DEAR ABBY: I must respond to "Disillusioned in Dallas," the 22-year-old man with old-fashioned manners who said it was difficult to find women his age who are receptive to being treated courteously.
I am a single, 25-year-old female. Apparently "Disillusioned" is dating the wrong type of women. I have shared his letter with all my girlfriends, ages 22 to 27. We agree that manners do count.
Good manners have not faded in our generation. Being considerate and showing respect to a woman reveals class and a moral upbringing. A man with manners and respect for women is exactly what many other young women and I are looking for in both a casual date and in our soul mate. -- AMY IN DALLAS
DEAR AMY: I have been deluged with letters from women who echoed your sentiments. However, I have also received a few pointing out there may be another side to the issue. Read on:
DEAR ABBY: I am a 21-year-old female. There are various reasons some women decline those gestures of chivalry: (1) a strong sense of personal space; (2) in some cultures those particular niceties are not the common way of communicating consideration to a woman; and -- saddest of all -- (3) some women fear that "old-fashioned" manners indicate that a man is also old-fashioned in his feelings about a woman's place in the world.
"Disillusioned," the right woman will accommodate you with pleasure, for your manners are an indication of your true self. I just don't want some gals to be thought of as "strange" for declining gestures they find alien or uncomfortable. -- G.Z. IN CALIFORNIA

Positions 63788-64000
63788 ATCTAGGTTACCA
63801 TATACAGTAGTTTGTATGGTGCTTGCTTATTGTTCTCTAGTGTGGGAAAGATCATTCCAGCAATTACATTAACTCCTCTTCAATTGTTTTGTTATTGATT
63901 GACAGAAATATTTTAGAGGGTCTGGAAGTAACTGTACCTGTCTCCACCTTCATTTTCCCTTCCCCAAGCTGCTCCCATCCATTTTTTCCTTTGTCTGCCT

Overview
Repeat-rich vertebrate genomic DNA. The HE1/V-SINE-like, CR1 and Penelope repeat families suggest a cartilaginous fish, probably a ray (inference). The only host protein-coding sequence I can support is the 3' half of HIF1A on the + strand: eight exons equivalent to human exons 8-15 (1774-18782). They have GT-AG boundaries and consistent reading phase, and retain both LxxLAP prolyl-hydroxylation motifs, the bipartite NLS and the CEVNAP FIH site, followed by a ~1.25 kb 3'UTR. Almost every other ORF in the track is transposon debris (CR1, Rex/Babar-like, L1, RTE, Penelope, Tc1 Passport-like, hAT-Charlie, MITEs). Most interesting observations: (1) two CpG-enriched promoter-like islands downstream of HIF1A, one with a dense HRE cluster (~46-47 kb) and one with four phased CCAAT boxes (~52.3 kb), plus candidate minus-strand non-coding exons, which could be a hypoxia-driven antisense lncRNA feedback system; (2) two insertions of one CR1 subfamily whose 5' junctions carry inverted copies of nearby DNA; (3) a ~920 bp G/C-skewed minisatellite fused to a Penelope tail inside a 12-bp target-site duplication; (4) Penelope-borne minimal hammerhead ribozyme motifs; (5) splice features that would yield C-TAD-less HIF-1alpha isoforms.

DEAR G.Z.: I have no doubt that "Disillusioned" will find someone who thinks he's terrific. I do, however, take exception to anyone who reacts with rudeness when a courteous gesture is offered. Read on:
DEAR ABBY: Men with good manners these days are hard to find. All I can say to "Disillusioned" is: Don't change a thing! Those same women will be banging on his door someday after they've kissed enough frogs. "Disillusioned" sounds like a true gentleman, and men all over should take lessons. He can open my car door anytime. -- ANN S. (AGE 32)
DEAR ANN: You're right. Some women have to learn the hard way. Read on:
DEAR ABBY: I am 18 and feel fortunate when someone opens a door for me or pulls out my chair. My big brother (who's 30 now) always told me when I was younger to never date a guy who doesn't open doors for me. I followed his advice, and I confess, I haven't dated much, but he was right -- there is a BIG difference. -- COMMITTED TO COURTESY IN THREE RIVERS
DEAR COMMITTED: Keep listening to your brother; he's a smart man. Good manners are a measure of respect and courtesy -- important qualities in a mate. Read on:
DEAR ABBY: In a time when people are becoming more preoccupied with themselves and in a greater rush, courtesies are getting lost along the way. I urge everyone to make an effort to keep manners alive. With booming populations, that is the only way we will be able to get along. -- IN FAVOR OF MANNERS IN PORTLAND
DEAR IN FAVOR: It's true. On the one hand, courtesy is one of the things that bond society together. On the other, it's the social lubricant -- the WD-40 -- that keeps relationships from becoming abrasive.
Good advice for everyone -- teens to seniors -- is in "The Anger in All of Us and How to Deal With It." To order, send a business-size, self-addressed envelope, plus check or money order for $3.95 ($4.50 in Canada) to: Dear Abby, Anger Booklet, P.O. Box 447, Mount Morris, IL 61054-0447. (Postage is included.)
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